If I were in David Platt’s position, I probably wouldn’t have paraded Donald Trump on stage in front of my congregation. That’s just my opinion. I support Donald Trump as our nation’s leader and I am in far more agreement with many of his policies than any other president of my adult life. That being said, I don’t believe a president belongs on the stage during a Sunday morning worship service as, regardless of your political views, it will inevitably be a distraction.
That being said, that is only my opinion and I don’t necessarily think it is wrong — or sinful by any means — to have done so. Platt was caught off guard and had to make a quick decision. Who knows exactly what went into that decision-making process in such a short amount of time. But that doesn’t stop the social justice warriors from getting their panties all in a wad over the whole act of prayer and supplication for Donald Trump. So many of them are mad because, they say, having Trump up there represented a lack of concern for all the “hurt” and “pain” that blacks have had to endure under his presidency.
Anyways, some mainstream outlets are reporting that David Platt apologized for Praying for Donald Trump. After a lot of backlash, Platt posted on his church’s website a letter to his congregation explaining his reasoning for praying for Donald Trump. In the letter, he explains,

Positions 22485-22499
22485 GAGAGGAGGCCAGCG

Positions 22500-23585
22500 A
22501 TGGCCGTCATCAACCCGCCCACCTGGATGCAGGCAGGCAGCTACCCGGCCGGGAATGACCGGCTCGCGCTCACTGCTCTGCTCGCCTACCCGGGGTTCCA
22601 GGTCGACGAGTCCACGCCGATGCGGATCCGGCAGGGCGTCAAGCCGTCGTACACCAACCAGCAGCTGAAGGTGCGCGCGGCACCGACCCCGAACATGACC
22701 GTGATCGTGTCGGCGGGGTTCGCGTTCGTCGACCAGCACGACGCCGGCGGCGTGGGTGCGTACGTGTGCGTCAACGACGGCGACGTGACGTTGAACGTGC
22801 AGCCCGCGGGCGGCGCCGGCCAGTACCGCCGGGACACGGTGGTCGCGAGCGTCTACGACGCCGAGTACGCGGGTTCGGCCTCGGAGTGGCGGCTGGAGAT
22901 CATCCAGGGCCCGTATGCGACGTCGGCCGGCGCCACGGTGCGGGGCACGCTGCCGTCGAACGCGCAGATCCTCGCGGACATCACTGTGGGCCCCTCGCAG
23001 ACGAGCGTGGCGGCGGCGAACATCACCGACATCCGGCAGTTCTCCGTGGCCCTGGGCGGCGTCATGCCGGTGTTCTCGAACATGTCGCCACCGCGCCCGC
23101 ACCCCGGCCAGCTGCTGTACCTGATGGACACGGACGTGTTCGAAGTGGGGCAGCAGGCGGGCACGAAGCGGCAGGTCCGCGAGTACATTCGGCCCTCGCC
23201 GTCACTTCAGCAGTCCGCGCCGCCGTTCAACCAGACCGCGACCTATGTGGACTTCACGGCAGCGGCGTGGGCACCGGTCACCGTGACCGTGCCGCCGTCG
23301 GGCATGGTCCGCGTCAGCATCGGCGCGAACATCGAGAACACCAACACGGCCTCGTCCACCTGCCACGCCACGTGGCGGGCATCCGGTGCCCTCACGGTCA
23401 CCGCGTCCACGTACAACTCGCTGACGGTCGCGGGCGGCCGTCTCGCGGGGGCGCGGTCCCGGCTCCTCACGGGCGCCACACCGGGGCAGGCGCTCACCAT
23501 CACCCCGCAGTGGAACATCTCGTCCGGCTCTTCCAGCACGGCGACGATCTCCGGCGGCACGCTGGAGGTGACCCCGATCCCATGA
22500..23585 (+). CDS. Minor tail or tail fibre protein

Based on this text [1 Timothy 2:1-6], I know that it is good, and pleasing in the sight of God, to pray for the president. So in that moment, I decided to take this unique opportunity for us as a church to pray over him together. My aim was in no way to endorse the president, his policies, or his party, but to obey God’s command to pray for our president and other leaders to govern in the way this passage portrays.
The pastor of a Northern Virginia church has acknowledged hurting some in his congregation by praying for President Trump when the president made an unscheduled stop at his church on Sunday.
Acknowledging that people are “hurt” is not a validation of their pain nor in any way was this an apology to them for it. Platt did — for the most part — what any Christian pastor should have done. Prayed for the leader of our nation. We are commanded to do so in Scripture. David Platt did not apologize, he merely acknowledged that some were hurt, then proceeded to explain to them that their pain was unnecessary based on what he did.